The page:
At What Age Can You Lease A Car?

As long as you’re aged 18 or over then you can lease a car even as a retired person or as a driver in your eighties! However, there are some factors that might necessarily restrict whether all lenders will consider you for a lease and it’s worth being aware of what those might be so you can address potential obstacles prior to applying.

Specific requirements will need to be met which include a full UK driving licence, proof of address, and proof of income.

Top 5 Reasons Age May Affect Securing a Car lease

1. Eligible Age for Credit

Despite being able to legally start driving at 17 in the UK, drivers must be at least 18 years old to lease a vehicle. A car leasing agreement is a form of finance or credit agreement and in the UK the age of contractual capacity for individuals is set at 18.

2. Proving Income Stream

To be eligible for a lease, you must be able to prove to your lender that you have a continuous income stream and can afford the monthly lease payments. This will limit many younger drivers who may still be at college or university without a steady income, or working in lower paid jobs.

Though there is no upper age limit when leasing a car in the UK, many older drivers may find it harder to secure a car lease if they’re retired for the same reasons, since they often experience a similar lack of regular income to younger drivers. Income plays a key role in assessing your financial viability for a lease. 

3. Medical Conditions

Once you reach 70, you’ll need to renew your driving license every three years in order to continue driving. You’ll also need to inform the DVLA of any medical conditions that may impact your ability to drive. Common conditions that need to be reported include diabetes, heart conditions, stroke, and glaucoma. Failure to disclose any such medical conditions to the DVLA could result in a fine of up to £1,000 and prosecution if you have an accident. In other words, any medical conditions that affect your ability to drive will also affect your ability to lease and drive a lease vehicle.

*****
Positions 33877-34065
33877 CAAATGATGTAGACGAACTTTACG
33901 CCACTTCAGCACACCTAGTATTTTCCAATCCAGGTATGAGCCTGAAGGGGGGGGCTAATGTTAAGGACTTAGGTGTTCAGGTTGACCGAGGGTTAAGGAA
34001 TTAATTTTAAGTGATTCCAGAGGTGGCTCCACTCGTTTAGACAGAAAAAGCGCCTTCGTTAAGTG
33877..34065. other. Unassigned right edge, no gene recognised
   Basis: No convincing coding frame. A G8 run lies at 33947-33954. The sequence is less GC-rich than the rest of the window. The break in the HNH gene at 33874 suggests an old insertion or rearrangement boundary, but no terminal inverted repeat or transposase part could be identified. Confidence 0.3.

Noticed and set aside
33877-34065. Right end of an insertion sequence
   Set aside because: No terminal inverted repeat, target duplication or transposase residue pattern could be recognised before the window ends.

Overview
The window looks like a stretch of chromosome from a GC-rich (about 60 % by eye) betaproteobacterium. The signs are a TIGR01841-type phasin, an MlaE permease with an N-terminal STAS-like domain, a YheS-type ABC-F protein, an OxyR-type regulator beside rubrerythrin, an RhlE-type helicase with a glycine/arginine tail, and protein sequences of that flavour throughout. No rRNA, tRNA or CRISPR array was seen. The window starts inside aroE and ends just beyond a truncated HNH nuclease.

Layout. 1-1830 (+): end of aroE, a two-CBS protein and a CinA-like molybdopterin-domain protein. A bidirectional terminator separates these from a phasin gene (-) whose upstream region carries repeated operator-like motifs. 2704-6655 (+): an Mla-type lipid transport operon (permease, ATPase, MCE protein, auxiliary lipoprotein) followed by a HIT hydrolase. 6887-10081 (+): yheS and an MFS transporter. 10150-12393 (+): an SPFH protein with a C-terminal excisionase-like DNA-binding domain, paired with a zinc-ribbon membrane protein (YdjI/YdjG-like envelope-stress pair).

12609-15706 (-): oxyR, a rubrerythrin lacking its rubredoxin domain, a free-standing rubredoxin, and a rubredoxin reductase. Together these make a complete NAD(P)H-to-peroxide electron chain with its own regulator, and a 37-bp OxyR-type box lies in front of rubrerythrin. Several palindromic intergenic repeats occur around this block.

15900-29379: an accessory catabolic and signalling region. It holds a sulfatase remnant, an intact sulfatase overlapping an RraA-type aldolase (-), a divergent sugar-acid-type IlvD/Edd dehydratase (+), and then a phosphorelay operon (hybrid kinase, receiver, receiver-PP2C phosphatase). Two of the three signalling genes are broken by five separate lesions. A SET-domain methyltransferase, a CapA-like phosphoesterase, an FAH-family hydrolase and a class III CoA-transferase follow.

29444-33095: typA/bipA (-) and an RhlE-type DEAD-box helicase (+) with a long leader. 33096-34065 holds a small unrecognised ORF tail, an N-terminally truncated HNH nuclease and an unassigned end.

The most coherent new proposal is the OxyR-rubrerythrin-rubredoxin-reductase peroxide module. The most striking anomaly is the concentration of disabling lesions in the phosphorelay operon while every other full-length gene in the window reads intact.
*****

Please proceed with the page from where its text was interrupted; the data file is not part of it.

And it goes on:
4. Lack of Credit History

Younger drivers may struggle to get approved for car leasing, not because their credit history is bad but because they typically have little or no credit history. Lenders tend to prefer established borrowers with more credit history information upon which to assess the likelihood of them making their repayments on time. 

5. Certain Services Have Age Restrictions

While car leasing per se doesn’t involve age restrictions for those aged 18 or over, certain additional services that can be added onto the lease deal may have age conditions included. Examples of car leasing services that may be age restricted can include those covering maintenance costs and the price of your insurance.

Struggling to Get a Lease as a Young Driver?

If you’re young with little or no credit history and are unable to get a lease as a result, there are still some possible options available to you:

Using a Guarantor

 Some lease providers may still consider you for a lease if you have a guarantor.

A guarantor is someone who acts as a safety net and will take on your payments should you be unable to make them. The most common form of guarantor is a parent or close family member, but others over the age of 21 with a good credit score may be considered by lenders to act as a guarantor as long as they aren’t linked to you financially, such as a spouse.

Using an Alternative Leaseholder

A young person may still be able to have use of a leased car if a parent becomes the leaseholder. In this situation, your name will still be on the agreement and failure to pay the monthly payments by the leaseholder will mean the responsibility is passed to you. You will need to be fully insured in order for this to be a possibility.

Building a Credit Score

 If you’re considering a lease in the future but still have time before you want to apply you could consider building up your own credit score over time.

Here’s how:

  • Register to vote on the government site to get your name and address on the electoral roll, since this is how lenders check your identity during a credit application.
  • Owning and using a bank account shows that you’re a UK resident and makes you appear more financially stable and reliable to lenders. ‍
  • Check your details and information with Equifax, Experian and TransUnion to make sure that all the information they hold is correct. 
  • Apply for credit but not all at once – and use it responsibly, making sure you meet all your payments on time.
  • Don’t make too many applications at the same time but instead spread them out to one every six months.
  • Don’t apply for more than you can comfortably afford as lenders look at how much available credit you’re using. Aim to keep at 25-30% of your available credit. 
  • Don’t reapply multiple times if you get rejected as this can adversely affect your score. It is important to wait until your credit score has increased first.

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